Michael Oakeshott (1901-1990) was an English philosopher of history and an essayist who has always been considered “a bit outside the mainstream of the conservative movement.” It has been said that he was a thinker who went beyond politics. While he remains little discussed by modern conservatives, his writings, particularly on the nature of historical inquiry, remain prescient. Oakeshott may also offer guidance for issues now facing American Christianity, specifically the discussion surrounding the recent
This is the second article in a series of articles on music with artistic or spiritual significance. Artistically significant musical artists and bands rarely remain static in their craft. With each new album, they utilize new recording techniques, incorporate new instruments, experiment with new musical influences, and push the boundaries of their sound. Notable examples include artists such as Miles Davis who evolved his sound from cool jazz to modal jazz to jazz fusion, being
In 1996, Samuel P. Huntington published his work The Clash of Civilizations, an assessment of the post-War order, and famously predicted: “In the emerging era, clashes of civilizations are the greatest threat to world peace, and an international order based on civilizations is the surest safeguard against world war.”1 Huntington’s prediction may hold true, and in many ways has proven prescient, but economists and historians have recently begun speaking of a more pressing issue than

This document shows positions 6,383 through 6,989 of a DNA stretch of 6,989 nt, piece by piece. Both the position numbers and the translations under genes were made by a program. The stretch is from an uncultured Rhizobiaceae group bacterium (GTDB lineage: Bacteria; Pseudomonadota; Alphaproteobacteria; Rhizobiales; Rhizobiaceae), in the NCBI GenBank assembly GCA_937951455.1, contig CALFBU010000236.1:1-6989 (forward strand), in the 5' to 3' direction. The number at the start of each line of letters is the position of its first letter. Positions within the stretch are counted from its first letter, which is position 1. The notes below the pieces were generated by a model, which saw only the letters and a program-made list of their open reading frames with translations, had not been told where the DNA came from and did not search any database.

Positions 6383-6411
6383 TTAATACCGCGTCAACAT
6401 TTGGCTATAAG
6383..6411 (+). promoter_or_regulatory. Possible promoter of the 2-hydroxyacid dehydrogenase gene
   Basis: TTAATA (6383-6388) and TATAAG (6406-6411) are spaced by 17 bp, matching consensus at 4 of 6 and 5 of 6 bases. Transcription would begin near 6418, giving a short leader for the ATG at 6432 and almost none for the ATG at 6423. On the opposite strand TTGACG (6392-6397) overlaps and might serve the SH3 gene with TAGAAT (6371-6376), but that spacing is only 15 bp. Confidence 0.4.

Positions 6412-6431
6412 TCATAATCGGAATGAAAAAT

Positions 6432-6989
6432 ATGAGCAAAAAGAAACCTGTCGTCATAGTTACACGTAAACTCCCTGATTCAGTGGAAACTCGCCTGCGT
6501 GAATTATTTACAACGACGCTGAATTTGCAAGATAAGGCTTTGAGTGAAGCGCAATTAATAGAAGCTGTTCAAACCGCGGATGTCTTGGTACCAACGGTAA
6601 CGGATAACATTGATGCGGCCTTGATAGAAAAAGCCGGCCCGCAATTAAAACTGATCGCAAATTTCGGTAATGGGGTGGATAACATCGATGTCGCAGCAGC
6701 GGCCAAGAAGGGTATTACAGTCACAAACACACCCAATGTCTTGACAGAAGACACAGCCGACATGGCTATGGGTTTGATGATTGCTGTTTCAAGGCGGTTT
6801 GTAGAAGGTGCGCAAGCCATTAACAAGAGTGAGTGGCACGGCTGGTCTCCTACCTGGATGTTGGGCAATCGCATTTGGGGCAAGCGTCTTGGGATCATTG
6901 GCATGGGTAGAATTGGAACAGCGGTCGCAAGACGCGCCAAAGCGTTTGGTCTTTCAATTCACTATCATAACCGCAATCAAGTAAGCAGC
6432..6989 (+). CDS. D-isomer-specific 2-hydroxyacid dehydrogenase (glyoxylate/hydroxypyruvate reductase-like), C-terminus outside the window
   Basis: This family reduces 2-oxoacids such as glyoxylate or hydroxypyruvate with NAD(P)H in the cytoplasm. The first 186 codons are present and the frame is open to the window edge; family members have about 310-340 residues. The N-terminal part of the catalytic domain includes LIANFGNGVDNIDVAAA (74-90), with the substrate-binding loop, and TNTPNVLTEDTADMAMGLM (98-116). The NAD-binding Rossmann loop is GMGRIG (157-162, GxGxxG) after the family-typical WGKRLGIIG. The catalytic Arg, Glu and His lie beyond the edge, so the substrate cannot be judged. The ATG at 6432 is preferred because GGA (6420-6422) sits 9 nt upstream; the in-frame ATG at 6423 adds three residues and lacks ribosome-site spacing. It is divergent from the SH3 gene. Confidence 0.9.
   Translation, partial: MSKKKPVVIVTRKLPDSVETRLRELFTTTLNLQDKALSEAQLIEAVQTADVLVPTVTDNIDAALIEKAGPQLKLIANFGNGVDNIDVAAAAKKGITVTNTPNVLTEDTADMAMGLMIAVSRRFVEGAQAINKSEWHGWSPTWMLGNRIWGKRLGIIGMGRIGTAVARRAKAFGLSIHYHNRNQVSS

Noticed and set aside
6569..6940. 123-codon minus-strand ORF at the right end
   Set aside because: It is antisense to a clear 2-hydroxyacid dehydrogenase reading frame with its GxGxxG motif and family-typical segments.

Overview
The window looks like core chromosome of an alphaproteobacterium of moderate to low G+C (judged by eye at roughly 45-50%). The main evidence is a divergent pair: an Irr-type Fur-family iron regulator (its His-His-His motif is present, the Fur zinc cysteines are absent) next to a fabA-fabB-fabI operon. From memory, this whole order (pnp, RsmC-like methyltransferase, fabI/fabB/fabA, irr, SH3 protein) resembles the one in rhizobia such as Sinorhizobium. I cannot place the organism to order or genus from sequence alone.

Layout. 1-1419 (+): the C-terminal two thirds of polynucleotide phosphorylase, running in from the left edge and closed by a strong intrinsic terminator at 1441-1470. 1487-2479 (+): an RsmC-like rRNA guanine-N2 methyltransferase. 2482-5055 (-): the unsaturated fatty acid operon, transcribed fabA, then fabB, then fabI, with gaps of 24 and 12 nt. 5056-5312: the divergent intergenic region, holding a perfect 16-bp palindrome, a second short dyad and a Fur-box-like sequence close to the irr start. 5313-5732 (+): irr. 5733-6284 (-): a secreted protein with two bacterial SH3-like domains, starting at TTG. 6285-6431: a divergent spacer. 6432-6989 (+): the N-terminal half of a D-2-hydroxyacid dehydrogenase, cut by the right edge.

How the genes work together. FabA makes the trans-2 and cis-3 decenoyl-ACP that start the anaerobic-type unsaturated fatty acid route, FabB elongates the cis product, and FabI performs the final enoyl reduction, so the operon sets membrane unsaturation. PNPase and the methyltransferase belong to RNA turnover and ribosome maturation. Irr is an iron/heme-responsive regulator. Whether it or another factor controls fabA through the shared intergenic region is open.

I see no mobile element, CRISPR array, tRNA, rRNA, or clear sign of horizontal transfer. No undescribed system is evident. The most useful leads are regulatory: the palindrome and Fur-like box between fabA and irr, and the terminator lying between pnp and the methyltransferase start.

The relationship between Western Christianity and capitalism has occupied observers of the West for a couple of centuries now. Without a doubt there is an inextricable link between the two; many would argue there is a codependence. Others emphatically attribute the power of the West to the power of moral foundations of Christianity, specifically Protestantism.1 Over the past five hundred years, the “[W]estern model of industrial production and mass consumption left all alternative models of